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Instabilities in kirigami structures

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Kirigami, an ancient Japanese art of paper cutting, inspires new ways to tailor the morphology and the mechanics of thin elastic sheets. It has been found to be of special relevance to applications in reconfigurable structures (e.g., large deployable structures) and microstructures (e.g., stretchable graphene sheets). Indeed, careful tailoring of cut patterns results in structures with interesting non-linear macroscopic responses emerging from local instabilities. In this presentation, we will discuss local effects in Kirigami by focusing our attention on the study of the deformation of a thin sheet with a single cut—i.e., the most basic and fundamental geometric building block of Kirigami. We will also discuss a new phenomenon that arises when kirigami sheets interact with a liquid substrate, namely elastocapillary kirigami. We study the effects of a liquid foundation and how it changes the nature of the local instabilities. Our analysis reveals that post-buckling configurations displays two types of a phase transitions: continuous (second order phase transition), which suggests a uniform phase; and a discontinuous transition (first order), leading to a phase propagation through kirigami structures.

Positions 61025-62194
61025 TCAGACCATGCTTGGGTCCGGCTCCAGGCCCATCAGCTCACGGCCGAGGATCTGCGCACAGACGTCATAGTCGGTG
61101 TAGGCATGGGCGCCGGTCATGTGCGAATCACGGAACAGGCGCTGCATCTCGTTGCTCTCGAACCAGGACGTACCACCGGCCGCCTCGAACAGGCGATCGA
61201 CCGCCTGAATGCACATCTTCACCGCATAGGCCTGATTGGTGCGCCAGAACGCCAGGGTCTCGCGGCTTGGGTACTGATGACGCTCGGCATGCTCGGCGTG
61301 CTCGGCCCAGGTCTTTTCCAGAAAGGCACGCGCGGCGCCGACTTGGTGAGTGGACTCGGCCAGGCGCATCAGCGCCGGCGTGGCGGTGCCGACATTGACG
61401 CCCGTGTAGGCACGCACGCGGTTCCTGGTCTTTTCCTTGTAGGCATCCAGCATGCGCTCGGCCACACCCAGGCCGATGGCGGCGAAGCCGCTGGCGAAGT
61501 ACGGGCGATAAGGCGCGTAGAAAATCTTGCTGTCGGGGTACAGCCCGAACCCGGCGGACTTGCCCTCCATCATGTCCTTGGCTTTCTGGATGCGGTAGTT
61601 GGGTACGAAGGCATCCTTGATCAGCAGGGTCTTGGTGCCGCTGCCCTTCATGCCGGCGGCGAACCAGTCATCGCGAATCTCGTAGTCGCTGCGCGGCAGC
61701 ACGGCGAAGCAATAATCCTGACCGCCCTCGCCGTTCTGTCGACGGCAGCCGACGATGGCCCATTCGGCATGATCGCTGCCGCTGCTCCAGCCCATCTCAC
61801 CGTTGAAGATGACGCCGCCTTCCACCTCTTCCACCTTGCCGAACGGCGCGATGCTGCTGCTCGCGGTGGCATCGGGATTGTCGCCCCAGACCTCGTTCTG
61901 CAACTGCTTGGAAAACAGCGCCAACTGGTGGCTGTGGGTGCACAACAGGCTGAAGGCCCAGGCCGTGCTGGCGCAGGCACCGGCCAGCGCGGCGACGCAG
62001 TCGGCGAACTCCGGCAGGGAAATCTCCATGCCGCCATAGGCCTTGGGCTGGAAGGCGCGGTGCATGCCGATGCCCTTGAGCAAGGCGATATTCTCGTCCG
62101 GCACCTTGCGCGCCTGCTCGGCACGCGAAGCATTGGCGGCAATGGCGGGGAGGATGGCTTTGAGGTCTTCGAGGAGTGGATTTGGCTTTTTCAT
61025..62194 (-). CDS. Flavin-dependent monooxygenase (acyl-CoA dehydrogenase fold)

This talk is part of the Engineering Department Structures Research Seminars series.

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